By Jasper Ward
NASSAU, Bahamas — The Bahamas Christian Council (BCC) has expressed support for the legalization of medicinal marijuana “under strict regulations” said in a statement, “We have no objection to medicinal use as long as it [is] properly regulated and scientifically proven to be the best remedy for the condition prescribed.”
However, according to the council, marijuana should not be decriminalized or legalized for recreational purposes.
“We do not believe marijuana use should be condoned or encouraged as it is a mind-altering, potentially debilitating drug — to some at varying degrees — capable of several negative side effects such as marijuana-induced psychosis, cognitive impairment, negative impact on the brain of users under the age of 21 and reduced productivity,” BCC said.
The Bahamas National Commission on Marijuana, in its preliminary report, has recommended the legalization of medical marijuana and the decriminalization of the possession of up to one ounce of the substance. That report also noted that more data needs to be explored to enable the commission to come to a consensus on whether to legalize marijuana for recreational use.
The commission recommended the legalization of the use of marijuana as a sacrament for Rastafarians. It recommended that a Rastafarian council be established to register and regulate Rastafarian groups.
However, the council opposed that recommendation:
“We cannot agree to sanctioning marijuana for religious purposes due to the psychoactive impact, however, Rastafarians would be sufficiently covered under the small use category and would not face criminal prosecution.
“We favor an urgent educational campaign informing both adults and youth on the impact of marijuana in its various forms — CDB [and] THC — especially regarding the mental health risks to younger persons and the danger of marijuana edibles which have contributed to increased emergency room visits in every jurisdiction where marijuana has been decriminalized.
“Resources allocated to mitigate against the social impact and fallout associated with increased usage especially programs designated as intervention and rehabilitation centers.”
Prime minister Dr Hubert Minnis has been vocal in his support for the decriminalization of small amounts of marijuana and the legalization of medical marijuana. He has also publicly supported the expungement of criminal records for small possession of marijuana — something that commission also recommended.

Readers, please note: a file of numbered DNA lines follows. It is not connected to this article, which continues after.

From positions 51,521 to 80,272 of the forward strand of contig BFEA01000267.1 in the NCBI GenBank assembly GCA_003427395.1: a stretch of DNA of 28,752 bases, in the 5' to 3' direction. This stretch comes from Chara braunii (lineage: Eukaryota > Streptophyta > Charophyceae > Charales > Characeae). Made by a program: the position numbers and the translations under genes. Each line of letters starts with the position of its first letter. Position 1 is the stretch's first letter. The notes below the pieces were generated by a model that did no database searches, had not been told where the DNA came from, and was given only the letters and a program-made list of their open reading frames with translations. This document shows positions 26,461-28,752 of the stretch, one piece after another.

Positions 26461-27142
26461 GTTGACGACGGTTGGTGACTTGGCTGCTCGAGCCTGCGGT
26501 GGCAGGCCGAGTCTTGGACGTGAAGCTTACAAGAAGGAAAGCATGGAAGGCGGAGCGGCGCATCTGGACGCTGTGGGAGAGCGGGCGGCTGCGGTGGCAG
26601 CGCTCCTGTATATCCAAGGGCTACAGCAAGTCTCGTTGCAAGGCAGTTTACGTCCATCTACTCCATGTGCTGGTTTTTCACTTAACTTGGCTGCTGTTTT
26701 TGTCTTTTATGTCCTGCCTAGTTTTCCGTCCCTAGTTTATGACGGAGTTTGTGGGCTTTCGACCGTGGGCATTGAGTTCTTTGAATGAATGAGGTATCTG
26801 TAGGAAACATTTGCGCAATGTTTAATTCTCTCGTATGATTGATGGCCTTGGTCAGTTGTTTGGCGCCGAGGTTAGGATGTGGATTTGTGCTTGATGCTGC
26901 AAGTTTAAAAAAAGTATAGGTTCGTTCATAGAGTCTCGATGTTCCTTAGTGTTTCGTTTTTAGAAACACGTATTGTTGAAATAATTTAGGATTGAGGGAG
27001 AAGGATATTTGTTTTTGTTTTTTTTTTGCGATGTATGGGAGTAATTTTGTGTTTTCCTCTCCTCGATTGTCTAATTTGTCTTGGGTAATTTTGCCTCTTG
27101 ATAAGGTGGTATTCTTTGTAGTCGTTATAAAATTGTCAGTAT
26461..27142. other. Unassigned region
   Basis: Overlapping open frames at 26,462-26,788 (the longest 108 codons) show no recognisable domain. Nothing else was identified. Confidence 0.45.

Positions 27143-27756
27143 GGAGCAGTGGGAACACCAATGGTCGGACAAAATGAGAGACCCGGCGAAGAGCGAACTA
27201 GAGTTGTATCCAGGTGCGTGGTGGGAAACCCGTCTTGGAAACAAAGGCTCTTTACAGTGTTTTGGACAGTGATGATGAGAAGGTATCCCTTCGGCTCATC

According to the BCC: “Expungement of records is a matter that is currently being addressed by another national committee spearheaded by former Commissioner [of Police] Paul Farquharson and we will defer to that body to await final recommendations of that committee before offering comment,” adding, “We do not favor incarceration and criminal records for small simple possession offenses. We do favor the maintenance of a non-criminal civil citation as a deterrent to expanded use.”
The council said the church “is ready” to partner with the government to assist with education and rehabilitation as it relates to marijuana.
BCC’s comments came after it conducted “extensive research” on the issue of marijuana. Its report noted “the current complexities relating to marijuana decriminalization and legalization for recreational and/or medical use”.
“In our discussion, we must reiterate that cannabis is an intoxicant proven to be dangerous to adolescents who use regularly as well as to adults who are impacted by the chemical, THC,” the council said.
“Building revenue through drug use expansion did not help us during the cocaine years as the social costs far outweighed the economic benefit. Expanded marijuana is unlikely [to] bring us prosperity and advancement but very likely to increase our social costs in the end.
“We believe that a reduction of penalties to the level of [a] citation for small use can have a positive impact on young users, but broad legalization outside of medicinal use is absolutely not in our best interests due to the reasons previously outlined. A creative look at minimizing penalties for small amounts is therefore warranted.”
The council said there needs to be a clear differentiation between CDB and THC, the benefits of medical usage of marijuana for certain medical conditions, and the “negative” impacts of it on physical health.
BCC suggested that marijuana can lead to “a decrease in arrest rate[s] and incarceration rate for simple possession,” – “a significant usage increase” among individuals under 18 and “a significant increase in emergency room visits” among youth as a result of marijuana overuse and edibles.
It said marijuana can result in “a significant increase” in mental health issues and homelessness. The council also noted a possible increase in black market growers of marijuana “to the point of driving legal growers out of business”.
It also noted that both California and Colorado experienced increases in their illegal marijuana markets.
Republished with permission of the Nassau Guardian